A robot that’s smarter than us? There’s one big problem with that…

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The day I realised that machines were going to take over the world was March 29 2011, when I saw a YouTube video of two quadcopter drones playing ping-pong.

Yes, I know, ping-pong is an unlikely choice of combat technique. But it was creepy. They were obviously tracking the movement of the ball, responding swiftly and accurately to its movement, and taking appropriate steps to return it. There was intelligence (albeit of a limited sort) and an ability to respond to and interact with the real, physical universe in a controlled, purposeful way – all in machines about the size of a side-plate. Today ping-pong, I thought: tomorrow, auto-tracking turret-mounted plasma cannons, fiery death blazing from implacable faceless robots, and all that. The human world coming to an end not with a bang, or a whimper, but the irritating mosquito whine of electric-powered rotor blades.

Anyway. A mere three years after my insight into our terrible future, Elon Musk, the man behind the Tesla electric car company, has finally caught up. “We need to be super careful with AI,” he tweeted. “Potentially more dangerous than nukes.” He’d been reading a book entitled Superintelligence, by an Oxford University professor called Nick Bostrom, and it had clearly given him the heebie-jeebies.

The thing is, I’ve read it too, and he’s right to have the heebie-jeebies. We’ve all been hoodwinked by science fiction for too long. We’ve seen machine intelligences conquer the world, but then be defeated because they made some startlingly stupid error, such as building all their killer robots as fragile humanoids, instead of, say, as a heavily armed orbital platform which can drop lots of hydrogen bombs on the hero’s head from the comfort of space. But that’s because we, as humans, think that human intelligence is the best. Hollywood is filled with feel-good messages about how robotic logic is no match for fuzzy, warm, human irrationality, and how the power of love will overcome pesky obstacles such as a malevolent superintelligent computer. Unfortunately there isn’t a great deal of cause to think this is the case, any more than there is that noble gorillas can defeat evil human poachers with the power of chest-beating and the ability to use rudimentary tools. The superintelligences – should they come to exist – will be superintelligent. They will be cleverer than us. If they want us out of the way, for whatever reason, then there probably won’t be an awful lot we can do about it.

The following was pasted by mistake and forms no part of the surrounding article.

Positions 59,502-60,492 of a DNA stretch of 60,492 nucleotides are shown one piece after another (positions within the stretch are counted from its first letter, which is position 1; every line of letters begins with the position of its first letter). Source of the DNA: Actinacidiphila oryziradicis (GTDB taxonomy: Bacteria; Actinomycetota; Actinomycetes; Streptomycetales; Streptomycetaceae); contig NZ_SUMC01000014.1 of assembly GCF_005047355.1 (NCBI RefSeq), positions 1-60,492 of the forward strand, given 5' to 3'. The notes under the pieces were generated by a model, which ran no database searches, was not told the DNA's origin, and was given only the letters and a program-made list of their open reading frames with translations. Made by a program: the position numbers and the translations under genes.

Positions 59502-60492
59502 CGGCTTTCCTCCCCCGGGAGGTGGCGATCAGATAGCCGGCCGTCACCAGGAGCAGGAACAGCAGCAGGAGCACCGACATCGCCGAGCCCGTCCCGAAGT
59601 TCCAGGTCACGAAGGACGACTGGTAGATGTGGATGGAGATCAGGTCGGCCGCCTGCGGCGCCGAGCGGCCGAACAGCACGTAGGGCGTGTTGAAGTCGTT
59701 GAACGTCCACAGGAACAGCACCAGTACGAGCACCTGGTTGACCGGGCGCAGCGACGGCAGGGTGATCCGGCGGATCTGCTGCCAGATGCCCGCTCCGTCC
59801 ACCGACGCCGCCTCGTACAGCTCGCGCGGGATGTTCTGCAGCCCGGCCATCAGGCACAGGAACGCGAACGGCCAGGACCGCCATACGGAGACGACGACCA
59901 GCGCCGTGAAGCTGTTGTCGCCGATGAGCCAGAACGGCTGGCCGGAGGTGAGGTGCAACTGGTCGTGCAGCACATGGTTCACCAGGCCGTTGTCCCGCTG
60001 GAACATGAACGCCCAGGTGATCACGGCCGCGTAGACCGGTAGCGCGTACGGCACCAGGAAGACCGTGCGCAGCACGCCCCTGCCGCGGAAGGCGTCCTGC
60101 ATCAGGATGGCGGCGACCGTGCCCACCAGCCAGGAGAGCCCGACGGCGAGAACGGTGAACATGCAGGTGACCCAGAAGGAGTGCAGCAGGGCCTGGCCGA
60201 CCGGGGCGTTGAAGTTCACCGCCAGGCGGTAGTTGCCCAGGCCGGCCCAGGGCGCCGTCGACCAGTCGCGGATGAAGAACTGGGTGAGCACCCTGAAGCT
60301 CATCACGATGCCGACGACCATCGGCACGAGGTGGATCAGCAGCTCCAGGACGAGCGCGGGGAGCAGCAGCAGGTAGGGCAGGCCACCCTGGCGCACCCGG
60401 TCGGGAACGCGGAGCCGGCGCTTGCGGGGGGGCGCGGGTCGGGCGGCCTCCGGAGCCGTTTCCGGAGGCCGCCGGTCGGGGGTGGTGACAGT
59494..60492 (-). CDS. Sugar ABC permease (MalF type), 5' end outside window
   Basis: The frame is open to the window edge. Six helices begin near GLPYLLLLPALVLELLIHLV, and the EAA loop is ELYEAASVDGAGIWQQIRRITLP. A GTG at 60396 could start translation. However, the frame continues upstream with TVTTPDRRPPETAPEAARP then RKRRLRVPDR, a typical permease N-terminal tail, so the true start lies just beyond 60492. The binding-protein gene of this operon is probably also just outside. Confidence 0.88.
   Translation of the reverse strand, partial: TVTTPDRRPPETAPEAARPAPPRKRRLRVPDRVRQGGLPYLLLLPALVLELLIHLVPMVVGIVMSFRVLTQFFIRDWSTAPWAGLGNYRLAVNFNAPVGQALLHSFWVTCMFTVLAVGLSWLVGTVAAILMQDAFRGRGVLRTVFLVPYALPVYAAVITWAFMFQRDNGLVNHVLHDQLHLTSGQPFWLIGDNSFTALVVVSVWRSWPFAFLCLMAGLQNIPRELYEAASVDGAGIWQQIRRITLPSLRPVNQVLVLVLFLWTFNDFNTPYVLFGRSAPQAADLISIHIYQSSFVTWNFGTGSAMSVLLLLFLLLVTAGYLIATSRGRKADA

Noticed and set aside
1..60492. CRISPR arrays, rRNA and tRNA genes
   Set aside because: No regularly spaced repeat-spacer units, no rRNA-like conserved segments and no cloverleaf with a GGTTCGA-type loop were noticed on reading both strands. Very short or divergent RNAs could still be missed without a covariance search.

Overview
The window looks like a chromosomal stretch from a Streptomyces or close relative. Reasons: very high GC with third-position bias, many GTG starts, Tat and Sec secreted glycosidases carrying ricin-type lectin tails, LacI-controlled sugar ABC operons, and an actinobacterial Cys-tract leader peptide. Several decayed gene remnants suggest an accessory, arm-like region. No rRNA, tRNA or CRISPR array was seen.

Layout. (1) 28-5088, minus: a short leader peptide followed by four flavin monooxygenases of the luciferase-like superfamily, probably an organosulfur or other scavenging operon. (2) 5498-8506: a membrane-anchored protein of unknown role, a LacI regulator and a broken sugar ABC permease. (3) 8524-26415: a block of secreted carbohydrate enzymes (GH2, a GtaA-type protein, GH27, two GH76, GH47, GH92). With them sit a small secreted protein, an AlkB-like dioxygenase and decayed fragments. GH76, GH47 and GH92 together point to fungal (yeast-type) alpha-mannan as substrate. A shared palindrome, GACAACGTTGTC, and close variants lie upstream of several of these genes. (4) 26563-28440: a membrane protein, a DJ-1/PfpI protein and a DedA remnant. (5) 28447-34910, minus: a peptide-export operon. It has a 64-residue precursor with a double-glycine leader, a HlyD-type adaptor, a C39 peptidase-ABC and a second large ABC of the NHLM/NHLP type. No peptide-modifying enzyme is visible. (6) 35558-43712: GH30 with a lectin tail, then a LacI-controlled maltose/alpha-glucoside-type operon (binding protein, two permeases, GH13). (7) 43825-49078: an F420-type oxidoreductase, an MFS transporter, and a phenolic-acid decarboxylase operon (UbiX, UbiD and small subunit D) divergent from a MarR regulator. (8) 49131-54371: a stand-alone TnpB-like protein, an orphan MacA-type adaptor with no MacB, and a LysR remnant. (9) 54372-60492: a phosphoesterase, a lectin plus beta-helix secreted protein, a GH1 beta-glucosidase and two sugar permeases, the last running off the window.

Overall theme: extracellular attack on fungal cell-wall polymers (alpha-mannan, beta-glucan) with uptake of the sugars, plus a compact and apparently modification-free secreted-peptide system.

The good news is that, for the moment at least, there’s no imminent danger of us successfully building one of these things (although, as Bostrom points out, once something a bit smarter than us is built, it won’t take long for that smarter thing to improve itself, because it’s smarter than us). But probably, one day, we will, and then the survival of our species will depend on whether or not the Silicon Valley geeks who make the first one have successfully programmed it not to turn all the matter in the entire solar system, us included, into spare parts for itself.

It is possible that we will avoid that fate – Bostrom considers ways in which we could programme values and morality into such a machine, although it would be a lot trickier than Isaac Asimov’s old Three Laws of Robotics (“Do not harm humans”, etc). But it’s also possible that attempts to do so would completely backfire. Essentially, at some point in the next century or so, we’ll find out whether we’ve built humanity’s ultimate servant, or the thing that kills us all, and we won’t know which it is until it happens.

All of which is exciting, and a little terrifying, in the way that existential threats to the species can be. I for one will never look at ping-pong in the same way again.

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